An English Teacher’s Reading Life: Fall 2018

Finishing the year with some strong reading choices with many thanks to my friends for the recommendations. I will follow up in the next day or two with the 18 best books I read in 2018, but for now here’s what I read this fall.

The Power of Moments ★★★★★ (Chip and Dan Heath, Nonfiction, 2017)

I love these type of books to begin with so when a friend (shout out to Joe Ferraro – listen to his 1% Better podcast) suggested this, I immediately downloaded it on audible. So much of life is the jeans we’re dealt and out of our control. But there is also so much that can create and control and fail to do so. This book offered specific suggestion of areas to create powerful moments and is applicable to both personal and professional life. Love, love, love this book.

Wearing God: Clothing, Laughter, Fire, and Other Overlooked Ways of Meeting God  ★★★★☆

(Winner, Nonfiction, 2015)

This book unpacks metaphors throughout the Bible used to describe God. Winner goes deep into these – sometimes a little too deep for me but sometimes not as well – offering a clearer understanding of how people in the Bible understood and related to God and what we can learn from that today. I used this book more like a devotion reading a small portion each day thus working myself through it over a course of three months and would recommend reading this way to fully take in all of the information.

Behold the Dreamers ★★★★★ (Mbue, Contemporary Fiction, 2016, Oprah’s Book Club)

This book has been on my TBR list for a while and it did not disappoint. Stories have the ability to connect readers to issues in a way that news just cannot. And while it’s easy for some people (or all of us to a certain extent) say “I believe this or that” without considering how it plays out for real people, books like this should be paired with the news in order to have a full picture of policy. This book (fiction) paired with Tell Me How It Ends (nonfiction) and Citizen Illegal (poetry) could be the bones for a great unit on immigration; I would love to see students to a multi genre study with these texts. Oh – to the basis of the book review (as opposed to the teacher review) – I love the contrasts between hope and reality, dreaming and working, and America and Cameroon. This story will pull you in with its believable characters, reality-driven plot, and short chapters. Highly recommend!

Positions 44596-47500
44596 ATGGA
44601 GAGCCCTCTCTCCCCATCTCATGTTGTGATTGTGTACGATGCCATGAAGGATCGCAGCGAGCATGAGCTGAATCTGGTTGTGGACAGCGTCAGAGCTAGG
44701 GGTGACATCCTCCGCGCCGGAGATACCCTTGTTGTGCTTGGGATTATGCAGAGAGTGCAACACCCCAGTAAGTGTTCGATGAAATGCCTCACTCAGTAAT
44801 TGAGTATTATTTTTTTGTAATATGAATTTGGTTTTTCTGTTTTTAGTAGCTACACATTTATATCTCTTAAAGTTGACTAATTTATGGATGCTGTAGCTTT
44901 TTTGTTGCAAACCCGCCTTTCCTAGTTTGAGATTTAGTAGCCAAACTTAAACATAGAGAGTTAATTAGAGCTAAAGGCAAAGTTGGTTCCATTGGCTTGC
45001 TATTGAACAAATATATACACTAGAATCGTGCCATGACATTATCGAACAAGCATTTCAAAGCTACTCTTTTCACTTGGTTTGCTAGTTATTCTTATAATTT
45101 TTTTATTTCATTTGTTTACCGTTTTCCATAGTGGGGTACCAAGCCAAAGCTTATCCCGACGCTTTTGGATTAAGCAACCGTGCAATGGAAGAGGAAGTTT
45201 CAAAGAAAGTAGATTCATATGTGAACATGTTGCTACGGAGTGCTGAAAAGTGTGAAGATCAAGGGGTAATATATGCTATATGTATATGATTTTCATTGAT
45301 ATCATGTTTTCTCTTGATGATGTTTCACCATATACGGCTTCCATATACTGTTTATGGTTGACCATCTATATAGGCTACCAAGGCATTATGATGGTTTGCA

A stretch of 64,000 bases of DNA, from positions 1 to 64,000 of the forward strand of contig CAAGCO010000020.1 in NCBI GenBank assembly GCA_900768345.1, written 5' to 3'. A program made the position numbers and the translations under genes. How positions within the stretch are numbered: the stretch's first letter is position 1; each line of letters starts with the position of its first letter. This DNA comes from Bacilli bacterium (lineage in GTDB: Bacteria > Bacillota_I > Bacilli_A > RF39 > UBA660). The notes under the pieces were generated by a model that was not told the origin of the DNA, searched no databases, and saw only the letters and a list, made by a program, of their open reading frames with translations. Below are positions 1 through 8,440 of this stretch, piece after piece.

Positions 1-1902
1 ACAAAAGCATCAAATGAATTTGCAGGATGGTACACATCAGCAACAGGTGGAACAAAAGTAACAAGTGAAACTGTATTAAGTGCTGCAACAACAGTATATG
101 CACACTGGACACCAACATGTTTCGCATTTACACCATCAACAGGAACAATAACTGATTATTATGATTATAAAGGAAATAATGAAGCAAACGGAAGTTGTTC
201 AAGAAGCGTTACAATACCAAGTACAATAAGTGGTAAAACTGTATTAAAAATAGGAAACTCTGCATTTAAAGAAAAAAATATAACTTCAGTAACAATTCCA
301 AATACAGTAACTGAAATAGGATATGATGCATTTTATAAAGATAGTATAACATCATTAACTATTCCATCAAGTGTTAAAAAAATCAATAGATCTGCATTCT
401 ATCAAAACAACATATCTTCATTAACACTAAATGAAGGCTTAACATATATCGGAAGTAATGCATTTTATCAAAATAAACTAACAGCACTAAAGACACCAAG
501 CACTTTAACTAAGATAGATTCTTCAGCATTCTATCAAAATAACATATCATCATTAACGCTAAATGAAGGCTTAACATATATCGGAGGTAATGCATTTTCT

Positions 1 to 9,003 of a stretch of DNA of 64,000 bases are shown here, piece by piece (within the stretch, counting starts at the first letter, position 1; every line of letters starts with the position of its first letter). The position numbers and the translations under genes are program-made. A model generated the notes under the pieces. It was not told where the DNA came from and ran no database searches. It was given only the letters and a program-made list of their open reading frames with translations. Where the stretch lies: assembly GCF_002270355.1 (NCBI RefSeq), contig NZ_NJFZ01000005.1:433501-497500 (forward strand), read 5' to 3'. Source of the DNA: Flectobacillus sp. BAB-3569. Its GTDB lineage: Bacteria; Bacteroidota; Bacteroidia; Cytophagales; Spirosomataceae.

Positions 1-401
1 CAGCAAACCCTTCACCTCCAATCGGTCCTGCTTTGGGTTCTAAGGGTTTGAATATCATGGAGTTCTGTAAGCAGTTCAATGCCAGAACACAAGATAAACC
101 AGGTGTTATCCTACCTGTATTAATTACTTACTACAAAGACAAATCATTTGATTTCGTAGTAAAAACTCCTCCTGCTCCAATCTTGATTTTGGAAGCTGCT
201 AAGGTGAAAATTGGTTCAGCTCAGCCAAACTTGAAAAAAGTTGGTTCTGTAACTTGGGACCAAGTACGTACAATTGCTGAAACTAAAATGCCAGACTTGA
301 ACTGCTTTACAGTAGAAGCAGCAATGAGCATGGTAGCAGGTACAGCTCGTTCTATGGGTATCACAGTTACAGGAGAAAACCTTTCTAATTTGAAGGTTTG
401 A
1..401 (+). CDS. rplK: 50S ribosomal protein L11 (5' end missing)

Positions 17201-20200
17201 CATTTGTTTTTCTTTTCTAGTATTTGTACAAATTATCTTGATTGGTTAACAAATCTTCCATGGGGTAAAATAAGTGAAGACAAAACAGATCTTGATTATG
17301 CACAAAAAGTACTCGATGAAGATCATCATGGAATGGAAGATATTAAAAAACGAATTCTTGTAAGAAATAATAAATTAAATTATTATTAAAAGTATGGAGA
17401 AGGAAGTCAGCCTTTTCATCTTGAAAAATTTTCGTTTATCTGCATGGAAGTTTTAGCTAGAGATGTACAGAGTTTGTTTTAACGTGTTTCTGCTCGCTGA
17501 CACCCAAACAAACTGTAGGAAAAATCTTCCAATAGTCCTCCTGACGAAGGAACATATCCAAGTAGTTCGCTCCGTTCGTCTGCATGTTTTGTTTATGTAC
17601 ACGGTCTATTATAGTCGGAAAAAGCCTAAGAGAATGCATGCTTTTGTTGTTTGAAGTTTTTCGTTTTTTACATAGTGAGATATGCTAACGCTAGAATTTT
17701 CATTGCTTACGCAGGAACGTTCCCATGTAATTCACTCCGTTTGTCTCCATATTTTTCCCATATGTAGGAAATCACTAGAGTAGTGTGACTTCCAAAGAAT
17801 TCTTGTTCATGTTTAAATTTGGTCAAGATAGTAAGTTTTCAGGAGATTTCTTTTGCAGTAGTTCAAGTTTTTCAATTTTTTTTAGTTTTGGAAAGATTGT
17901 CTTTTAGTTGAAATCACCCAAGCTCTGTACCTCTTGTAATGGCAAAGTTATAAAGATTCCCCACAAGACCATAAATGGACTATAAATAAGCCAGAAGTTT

American Sonnets for My Past and Future Assassins ★★★★☆ (Hayes, Poetry Collection, 2018

This is real, people – real feelings, real oppression, and real anger and grief over issues in current society. First, Terrance Hayes is a genius; his style, form, and way of stringing words together is modern and unique. While I love the message, some of the poems are a little too in-your-face for me personally. And while I can (and will) use some of these in the classroom, I would not be able to teach this collection in its entirety. Still – it’s brilliant, and I definitely recommend this collection.

The Glamor of Grammar: A Guide to the Magic and Mystery of Practical English  ★★★★☆ (Clark, 2010, Nonfiction)

It’s no secret that I’m a Roy Peter Clark fan, and this book did not disappoint. Anytime someone can write a witty book about grammar, that person is a genius and the book is a hit. This will be the type of book I pull out again and again for mini-lessons and teaching.

Atonement ★★★☆☆ (McEwan, Fiction, 2003)

An English teacher recommended this book to me, and I had such high expectations. Sadly, this book didn’t measure up to them. I know – some of you are HUGE fans of this book, but for me it moved too slowly and just seemed boring. There – I said it – I was bored. This may say more about me than the book, but I just couldn’t get into it even though it did pick up a little after about 300 pages (that’s not a joke). Don’t let my review keep you from reading it since so many people love it.